Child Rearing, 2017
Metal print from digitally altered acrylic painting (20 in x 30 in)

As a child, Kyah Probst was diagnosed with pervasive developmental disorder (an autism spectrum disorder), and attention deficit hyperactive disorder. Her artistic process is cathartic, and begins with traditional mediums such as watercolor, acrylic, or ink, which she converts into a digital format. The transformative nature of Probst’s artwork reflects how she has molded herself into a successful student, friend, and family member. By shining a light on her internal battles and creative processes, Probst celebrates both her adversity and accomplishments. Child Rearing’s cool blues contrast with the explosive design, and reflect the calm guidance Probst’s family provided during her chaotic earlier years.

Probst is pursuing a teaching license in English as a second language at University of Wisconsin-Milwaukee and is considering an endorsement in art education.


Untitled, an oil painting with dark objects in the foreground and a blue and cream colored sky in the background

Leonafire (Alejandra Suarez), Award of Excellence
Untitled, 2017
Oil on canvas (36 in x 48 in)

As an artist with vision loss, Leonafire strives to translate her own experiences through imaginary landscape paintings, so that her audience may understand how she sees the word. A diagnosis of bilateral optic nerve neuropathy means Leonafire has difficulty seeing near and far distances with both eyes, and the nerves within her eyes are sensitive. Atmospheric imaginary landscapes illustrate how she sees in unfamiliar environments: opaque forms and hazy moments are captured in a mixture of vibrant and saturated colors. Leonafire amplifies the colors, forms, and random moments that occur while creating her paintings, and expands them to their fullest potential to symbolize ideas of growth.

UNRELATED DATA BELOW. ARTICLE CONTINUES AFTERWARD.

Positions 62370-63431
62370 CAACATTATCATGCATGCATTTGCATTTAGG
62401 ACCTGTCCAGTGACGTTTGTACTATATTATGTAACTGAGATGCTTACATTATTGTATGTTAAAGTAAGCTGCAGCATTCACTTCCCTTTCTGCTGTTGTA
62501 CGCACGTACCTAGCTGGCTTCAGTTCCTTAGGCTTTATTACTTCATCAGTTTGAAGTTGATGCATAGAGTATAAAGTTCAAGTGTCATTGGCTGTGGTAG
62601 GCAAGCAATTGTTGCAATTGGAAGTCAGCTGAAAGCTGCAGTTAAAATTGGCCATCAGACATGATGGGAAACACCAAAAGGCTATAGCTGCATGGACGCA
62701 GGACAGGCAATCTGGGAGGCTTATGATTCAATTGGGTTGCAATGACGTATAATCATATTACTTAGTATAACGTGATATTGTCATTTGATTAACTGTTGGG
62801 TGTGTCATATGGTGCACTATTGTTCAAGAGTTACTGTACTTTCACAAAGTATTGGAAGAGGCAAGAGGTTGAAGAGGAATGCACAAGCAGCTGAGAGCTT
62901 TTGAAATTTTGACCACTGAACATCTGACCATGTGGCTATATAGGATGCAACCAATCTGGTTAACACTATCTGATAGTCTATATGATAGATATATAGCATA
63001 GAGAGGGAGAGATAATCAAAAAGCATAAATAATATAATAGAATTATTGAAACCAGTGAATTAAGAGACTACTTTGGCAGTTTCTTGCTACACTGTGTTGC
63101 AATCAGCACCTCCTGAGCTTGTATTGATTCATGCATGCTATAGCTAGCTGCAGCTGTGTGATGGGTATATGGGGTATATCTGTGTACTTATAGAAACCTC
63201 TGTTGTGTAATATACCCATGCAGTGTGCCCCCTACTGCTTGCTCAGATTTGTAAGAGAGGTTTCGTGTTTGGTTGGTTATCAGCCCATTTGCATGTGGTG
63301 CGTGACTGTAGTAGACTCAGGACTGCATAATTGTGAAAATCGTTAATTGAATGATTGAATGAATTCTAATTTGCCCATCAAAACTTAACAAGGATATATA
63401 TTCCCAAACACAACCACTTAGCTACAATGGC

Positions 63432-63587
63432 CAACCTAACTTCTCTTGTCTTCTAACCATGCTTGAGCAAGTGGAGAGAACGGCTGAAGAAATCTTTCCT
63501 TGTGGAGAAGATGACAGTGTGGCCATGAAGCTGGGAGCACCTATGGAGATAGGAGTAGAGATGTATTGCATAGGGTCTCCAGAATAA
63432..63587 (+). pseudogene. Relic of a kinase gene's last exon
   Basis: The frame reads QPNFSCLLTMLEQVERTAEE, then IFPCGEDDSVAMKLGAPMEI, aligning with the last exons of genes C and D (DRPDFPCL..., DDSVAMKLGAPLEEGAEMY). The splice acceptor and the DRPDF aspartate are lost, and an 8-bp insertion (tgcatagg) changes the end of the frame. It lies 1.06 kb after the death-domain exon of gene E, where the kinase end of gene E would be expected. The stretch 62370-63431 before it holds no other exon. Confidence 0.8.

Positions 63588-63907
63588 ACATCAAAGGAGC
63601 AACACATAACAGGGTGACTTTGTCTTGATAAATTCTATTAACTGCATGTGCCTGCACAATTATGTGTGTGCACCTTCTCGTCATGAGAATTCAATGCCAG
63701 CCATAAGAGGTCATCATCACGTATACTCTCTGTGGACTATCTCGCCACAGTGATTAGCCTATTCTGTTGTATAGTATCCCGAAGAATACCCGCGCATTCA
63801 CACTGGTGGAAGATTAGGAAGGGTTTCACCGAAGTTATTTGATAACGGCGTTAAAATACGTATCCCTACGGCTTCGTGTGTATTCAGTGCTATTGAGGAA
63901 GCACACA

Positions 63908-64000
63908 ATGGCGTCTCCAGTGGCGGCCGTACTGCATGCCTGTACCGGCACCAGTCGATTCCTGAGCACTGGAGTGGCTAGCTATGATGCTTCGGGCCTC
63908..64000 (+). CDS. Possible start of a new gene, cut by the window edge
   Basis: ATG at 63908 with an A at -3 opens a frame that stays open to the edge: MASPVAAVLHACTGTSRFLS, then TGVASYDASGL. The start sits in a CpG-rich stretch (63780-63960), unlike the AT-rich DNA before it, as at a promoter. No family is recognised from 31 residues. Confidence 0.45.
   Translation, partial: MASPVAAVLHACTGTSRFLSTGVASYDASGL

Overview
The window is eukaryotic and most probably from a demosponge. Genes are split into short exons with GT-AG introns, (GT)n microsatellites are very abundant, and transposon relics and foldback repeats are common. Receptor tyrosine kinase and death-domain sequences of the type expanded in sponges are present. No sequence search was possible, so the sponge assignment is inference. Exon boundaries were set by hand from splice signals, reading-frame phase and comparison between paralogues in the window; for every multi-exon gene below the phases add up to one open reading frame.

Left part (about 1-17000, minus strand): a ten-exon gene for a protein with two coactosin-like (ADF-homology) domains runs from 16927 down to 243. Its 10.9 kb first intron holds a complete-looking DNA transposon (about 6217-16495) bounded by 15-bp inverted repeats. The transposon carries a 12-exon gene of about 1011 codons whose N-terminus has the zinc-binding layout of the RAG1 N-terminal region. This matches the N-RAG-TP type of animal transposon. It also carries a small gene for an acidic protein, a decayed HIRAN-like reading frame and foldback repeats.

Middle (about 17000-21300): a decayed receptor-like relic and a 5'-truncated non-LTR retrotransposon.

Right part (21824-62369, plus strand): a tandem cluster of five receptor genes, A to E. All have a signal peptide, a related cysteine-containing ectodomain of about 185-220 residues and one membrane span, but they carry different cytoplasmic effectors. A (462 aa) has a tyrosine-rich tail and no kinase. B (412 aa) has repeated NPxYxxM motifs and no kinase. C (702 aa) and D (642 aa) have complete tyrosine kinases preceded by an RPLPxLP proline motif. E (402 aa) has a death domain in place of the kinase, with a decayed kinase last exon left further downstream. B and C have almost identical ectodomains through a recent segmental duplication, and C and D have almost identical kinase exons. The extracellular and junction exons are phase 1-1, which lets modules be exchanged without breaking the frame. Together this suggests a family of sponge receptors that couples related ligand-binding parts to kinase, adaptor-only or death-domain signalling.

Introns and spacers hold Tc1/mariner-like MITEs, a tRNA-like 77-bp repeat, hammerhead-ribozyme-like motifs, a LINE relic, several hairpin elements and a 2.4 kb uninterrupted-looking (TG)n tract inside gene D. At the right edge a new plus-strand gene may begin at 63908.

Leonafire graduated with a Bachelor of Fine Art from the University of Florida and is currently a resident artist at the Bakehouse Art Campus in Miami, Florida.


Deep Pressure, acrylic and chalk portrait of the artist holding a dog

Oaklee Thiele, Award of Excellence
Deep Pressure, 2018
Acrylic and chalk on canvas (40 in x 30 in)

Oaklee Thiele draws inspiration from everyday events, and enjoys creating works that feature intimate or banal interactions that are often overlooked. Thiele’s work is an attempt to cope with past personal interactions. Deep Pressure is a self-portrait with Thiele’s service dog, Coco, who is performing one of her service therapy tasks known as deep pressure therapy. Coco performs this task by applying pressure to certain points of Thiele’s body to help mitigate symptoms of her post traumatic stress disorder. Thiele says that the strong bond that forms between a service dog and their handler is unlike any other: “It is crucial to me that I record and attempt to express this intimate and pure relationship.”

Thiele is a recent graduate of Interlochen Arts Academy, and is currently living and working in Grand Rapids, Michigan.


Untitled (part of Mrs MS series) photograph of a woman holding a glass of water on her shoulder


Jade Warner, Award of Excellence
Untitled (part of Mrs MS series), 2017
Inkjet photographs (13 in x 19 in)

Jade Warner views her photography practice as a perpetual journey of development and discovery. In her introspective and surreal images, she explores the concept of chronic illness, drawing from her experience with multiple sclerosis, which she was diagnosed with at age fourteen. The lines of thread and reverse gaze in these portraits echo aspects of the disease in which nerve cells in the brain and spinal cord are damaged, and the body, in essence, attacks itself. Part of a project entitled Mrs MS, the photographs seen here are a means by which Warner makes visible and understandable aspects of her illness that cannot be seen.

Warner graduated cum laude from the Maryland Institute College of Art in Baltimore, Maryland, where she earned a Bachelor of Fine Art in Photography.